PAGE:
For the record, you will be forgiven, if you always thought Benihana was the name of the founding chef. It is however the Japanese name for a safflower. Really? Have a look at their brand logo for further proof. Also, you’re never too old while dining at Benihana to exclaim “Volcano!”. If you’re not familiar with the proverbial onion volcano, once again, blame your parents for not immersing you sooner. Finally, NEVER use your rice bowl as a placeholder for your chopsticks. It's not just faux pas, it will ensure bad luck upon you. I was excoriated at a young age when I did just that.

While photographing this famed restaurant, the Westgate marketing team unearthed thousands of vintage photographs from years past and shared them with me. The first image below shows the construction of Benihana Village in 1973. The second professionally shot interior architectural image was taken upon opening in September 1974. Perhaps fifty years from now, when celebrating 100 years of Benihana Las Vegas, my images will be shared too. Fun stuff.


For further information, please visit Benihana, Westgate Resort, Las Vegas, NV


North Las Vegas Food Photography

Aliante Casino + Hotel + Spa

North Las Vegas may surprise you.

Recently I was hired to photograph the food and beverage menu items for the various restaurants at Aliante Casino in North Las Vegas. Working with both their marketing team and my friends at Wicked Creative, we spent several days photographing the new items for the upcoming spring offerings. Now, I have to admit I knew about Aliante Casino, but seeing I'm a southeast Vegas dweller, I had to find them on the map. Located on the newly completed 215 beltway at the top of the valley Aliante is quite impressive for an off-Strip property. If someone had blindfolded me, dropped me in the center of their casino, I'd easily think I was somewhere inside a new Strip property when the blindfold came off - yeah, it's really nice.

From MRKT Sea & Land, Bistro 57, The Salted Lime and FARM, Aliante's well-balanced food & beverage program offers something for everyone at every price point. Like most casino F&B business models, all of their outlets are centrally located directly on the casino floor with open views to the happenings of the nightlife.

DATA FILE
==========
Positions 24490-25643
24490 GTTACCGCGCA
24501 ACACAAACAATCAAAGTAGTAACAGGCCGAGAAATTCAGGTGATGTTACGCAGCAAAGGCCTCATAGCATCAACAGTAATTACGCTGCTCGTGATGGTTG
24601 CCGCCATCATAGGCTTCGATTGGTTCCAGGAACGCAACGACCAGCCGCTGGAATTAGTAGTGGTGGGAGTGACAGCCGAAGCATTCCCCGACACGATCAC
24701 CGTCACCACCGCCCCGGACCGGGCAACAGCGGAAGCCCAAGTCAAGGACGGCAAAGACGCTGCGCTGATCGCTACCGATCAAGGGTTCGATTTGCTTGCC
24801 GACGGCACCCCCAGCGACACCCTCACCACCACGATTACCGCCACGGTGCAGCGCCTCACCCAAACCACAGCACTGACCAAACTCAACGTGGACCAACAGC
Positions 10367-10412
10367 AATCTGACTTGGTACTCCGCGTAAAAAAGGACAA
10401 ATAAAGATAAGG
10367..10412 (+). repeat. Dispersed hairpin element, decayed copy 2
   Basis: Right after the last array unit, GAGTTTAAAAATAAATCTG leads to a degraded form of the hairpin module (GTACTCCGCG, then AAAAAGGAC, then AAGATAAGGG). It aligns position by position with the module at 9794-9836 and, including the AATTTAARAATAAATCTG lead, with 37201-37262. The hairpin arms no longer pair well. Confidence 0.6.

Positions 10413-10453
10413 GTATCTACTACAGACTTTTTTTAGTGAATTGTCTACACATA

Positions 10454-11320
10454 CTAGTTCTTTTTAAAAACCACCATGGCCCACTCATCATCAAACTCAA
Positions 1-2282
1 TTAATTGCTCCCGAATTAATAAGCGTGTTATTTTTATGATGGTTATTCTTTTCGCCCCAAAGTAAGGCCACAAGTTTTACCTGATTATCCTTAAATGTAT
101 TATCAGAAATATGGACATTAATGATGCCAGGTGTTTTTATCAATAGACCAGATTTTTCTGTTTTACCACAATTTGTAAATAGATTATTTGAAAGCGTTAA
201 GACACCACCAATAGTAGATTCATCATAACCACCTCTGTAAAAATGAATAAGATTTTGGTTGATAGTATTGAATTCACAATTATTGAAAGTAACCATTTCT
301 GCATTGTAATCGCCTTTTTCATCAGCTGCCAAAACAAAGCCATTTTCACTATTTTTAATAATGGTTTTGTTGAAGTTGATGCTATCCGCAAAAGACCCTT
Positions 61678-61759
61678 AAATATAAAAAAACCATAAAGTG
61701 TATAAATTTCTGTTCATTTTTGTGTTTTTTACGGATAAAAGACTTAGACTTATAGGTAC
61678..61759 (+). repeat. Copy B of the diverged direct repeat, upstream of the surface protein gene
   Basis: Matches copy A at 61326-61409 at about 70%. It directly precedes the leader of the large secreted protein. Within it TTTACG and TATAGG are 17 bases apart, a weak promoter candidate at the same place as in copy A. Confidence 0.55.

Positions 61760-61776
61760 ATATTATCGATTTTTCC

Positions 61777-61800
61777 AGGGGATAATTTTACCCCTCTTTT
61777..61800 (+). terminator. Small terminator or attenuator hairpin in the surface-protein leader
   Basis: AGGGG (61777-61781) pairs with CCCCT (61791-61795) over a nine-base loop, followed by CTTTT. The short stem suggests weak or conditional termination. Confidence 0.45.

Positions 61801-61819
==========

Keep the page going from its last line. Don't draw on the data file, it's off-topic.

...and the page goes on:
Starting at the pool, their beverage creators delivered to my camera's lens the ultimate fruit cocktail concoctions severed straight out of the skins that the fruit came from. Admittedly, I have to disclose I lived in the Hawaiian Islands in years past, so I know a little about tropical drinks - just saying. These trouble makers could without question put a Sumo wrestler down for an early nap. Kidding aside (not really), the tricky part of photographing food and cocktails at a pool (especially in Las Vegas) are the desert winds, the direct sunlight and finding the right composition to bridge the pool's atmosphere with the subject matter without framing too wide.

To begin, I'm not a fan of photographing food anywhere near a water source such as a pool; specifically since my light strobes need to be powered by electricity! On the occasion the production calls for this, I always take great precaution to pile extra steel shot sandbags on my c-stands to avoid the wind from playing Mary Poppins with my light modifiers (softboxes & umbrellas), taping my bright yellow stingers down with day-glow green gaffers tape and ensuring nobody is near or in the pool. Photographing food or cocktails in direct sunlight will always produce the same lousy results - unflattering hard shadows and blown-out highlights. The trick is to find the correct background exposure, underexpose by 1 stop, edge-light your subject opposite from the sun and lastly diffuse the sun's harsh light using a scrim. Bounce cards and reflectors don't work well in these situations because they won't wrap your subject with light, as a softbox or umbrella can accomplish. The only time I use reflectors is when photographing people in the middle of the desert, where power is non-existent. They are especially useful for filling faces with the warm golden light a setting sun provides.